Cornwall is a region that is heavy with history. During the Middle Ages, it was famous for its tin mines. The Cornish people likewise have a distinct ethnicity and culture. It also has its own Cornish language, which is still spoken until today.
Visitors would be delighted to see important buildings used in modern context. As an example, Bodmin Jail is one of the most popular historical sites in Cornwall.
Places of Interest
The importance of tin mining in the local economy is best seen in the light of the Chysauster Ancient Village, which was an Iron Age settlement first occupied 2,000 years ago. In relation to tin and mining, the Poldark Mine is a tin mine open for guided tours and is considered one of the most significant locations in the history of mining in Cornwall.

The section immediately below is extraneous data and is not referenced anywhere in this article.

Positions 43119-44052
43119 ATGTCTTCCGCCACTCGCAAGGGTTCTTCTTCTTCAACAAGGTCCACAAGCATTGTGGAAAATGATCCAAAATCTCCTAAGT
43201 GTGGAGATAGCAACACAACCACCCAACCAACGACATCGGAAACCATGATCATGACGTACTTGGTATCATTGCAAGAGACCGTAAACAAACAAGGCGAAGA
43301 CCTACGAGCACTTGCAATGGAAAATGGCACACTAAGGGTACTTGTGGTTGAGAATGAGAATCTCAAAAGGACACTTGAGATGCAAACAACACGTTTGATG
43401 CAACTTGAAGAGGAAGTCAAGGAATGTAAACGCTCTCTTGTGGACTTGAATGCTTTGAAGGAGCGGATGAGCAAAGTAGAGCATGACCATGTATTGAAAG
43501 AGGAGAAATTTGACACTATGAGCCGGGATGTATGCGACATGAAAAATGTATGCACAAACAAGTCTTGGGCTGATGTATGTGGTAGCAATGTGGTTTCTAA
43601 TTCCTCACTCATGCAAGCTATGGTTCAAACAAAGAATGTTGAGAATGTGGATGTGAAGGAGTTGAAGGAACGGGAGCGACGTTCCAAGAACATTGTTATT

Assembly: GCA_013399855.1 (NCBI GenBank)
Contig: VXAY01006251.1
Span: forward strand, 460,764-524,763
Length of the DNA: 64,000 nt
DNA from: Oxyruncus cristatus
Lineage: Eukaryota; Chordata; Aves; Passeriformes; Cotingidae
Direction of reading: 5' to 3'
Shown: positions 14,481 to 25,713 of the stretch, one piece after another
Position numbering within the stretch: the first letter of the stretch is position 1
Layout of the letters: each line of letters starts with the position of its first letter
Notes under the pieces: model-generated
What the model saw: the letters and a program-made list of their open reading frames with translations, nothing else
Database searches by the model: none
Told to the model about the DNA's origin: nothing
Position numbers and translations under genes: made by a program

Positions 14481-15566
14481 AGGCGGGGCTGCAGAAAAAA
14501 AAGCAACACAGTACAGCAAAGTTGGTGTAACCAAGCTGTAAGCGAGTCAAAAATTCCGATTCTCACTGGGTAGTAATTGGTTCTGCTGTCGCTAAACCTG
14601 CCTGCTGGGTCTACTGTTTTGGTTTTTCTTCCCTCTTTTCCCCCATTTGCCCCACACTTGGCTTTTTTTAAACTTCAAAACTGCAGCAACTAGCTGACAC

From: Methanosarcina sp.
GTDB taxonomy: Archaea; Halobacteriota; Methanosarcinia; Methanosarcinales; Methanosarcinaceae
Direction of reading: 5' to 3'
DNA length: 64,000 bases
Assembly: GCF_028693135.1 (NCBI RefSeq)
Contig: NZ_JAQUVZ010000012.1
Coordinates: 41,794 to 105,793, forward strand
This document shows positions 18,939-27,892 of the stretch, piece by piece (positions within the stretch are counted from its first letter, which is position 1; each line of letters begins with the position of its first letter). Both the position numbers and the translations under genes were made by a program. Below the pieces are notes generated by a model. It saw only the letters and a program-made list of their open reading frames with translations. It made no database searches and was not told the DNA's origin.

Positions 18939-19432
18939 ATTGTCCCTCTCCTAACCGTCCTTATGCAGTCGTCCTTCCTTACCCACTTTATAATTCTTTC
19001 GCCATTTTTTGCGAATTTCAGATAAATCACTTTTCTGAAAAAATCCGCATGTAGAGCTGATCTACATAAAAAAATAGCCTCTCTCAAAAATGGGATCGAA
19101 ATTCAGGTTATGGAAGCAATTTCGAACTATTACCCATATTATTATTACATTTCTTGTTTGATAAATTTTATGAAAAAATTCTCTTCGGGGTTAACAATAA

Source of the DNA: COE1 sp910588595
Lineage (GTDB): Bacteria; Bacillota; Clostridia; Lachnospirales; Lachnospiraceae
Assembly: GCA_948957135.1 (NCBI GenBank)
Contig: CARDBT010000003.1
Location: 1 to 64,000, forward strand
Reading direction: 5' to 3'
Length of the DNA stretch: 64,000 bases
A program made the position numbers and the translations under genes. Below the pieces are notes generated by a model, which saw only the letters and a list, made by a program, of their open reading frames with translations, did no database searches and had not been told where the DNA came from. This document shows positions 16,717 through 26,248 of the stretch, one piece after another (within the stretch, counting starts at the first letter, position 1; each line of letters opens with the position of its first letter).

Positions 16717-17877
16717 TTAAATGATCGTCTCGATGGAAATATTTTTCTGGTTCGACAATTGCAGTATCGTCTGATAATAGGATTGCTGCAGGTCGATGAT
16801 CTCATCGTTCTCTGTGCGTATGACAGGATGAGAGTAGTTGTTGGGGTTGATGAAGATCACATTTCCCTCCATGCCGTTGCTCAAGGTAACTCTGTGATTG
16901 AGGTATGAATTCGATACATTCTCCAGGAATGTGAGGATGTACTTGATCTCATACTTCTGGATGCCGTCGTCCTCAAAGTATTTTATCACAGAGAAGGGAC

The moors and manors are not the only places of interest in Cornwall. There are also keeps and jails that are open to the public. Along with centuries-old pubs and taverns, you could not walk through the countryside without being reminded of the importance of each stone wall.
Castles and Manors
Among castles, one of the most unique is St. Michael’s Mount. It is a fortress on an island separated from the rest of Cornwall by a shallow strip of water. During low tide, people walk across the natural causeway to the island and its community. Other castles in Cornwall include the Tintagel Castle, Pentillie Castle, Launceston Castle, St. Mawes Castle, St. Catherine’s Castle and Trematon Castle, to name a few.
People from all over the world visit Cornwall for its castles, historic significance and the culture. There is a rustic charm to Cornish castles. They range from ancient ruins to updated lodgings and venues. Through all the modernisation, there is history echoing through the ramparts and the walls of these massive structures. Built to survive a military assault, some have succumbed to time and erosion, while others remain in relatively good condition.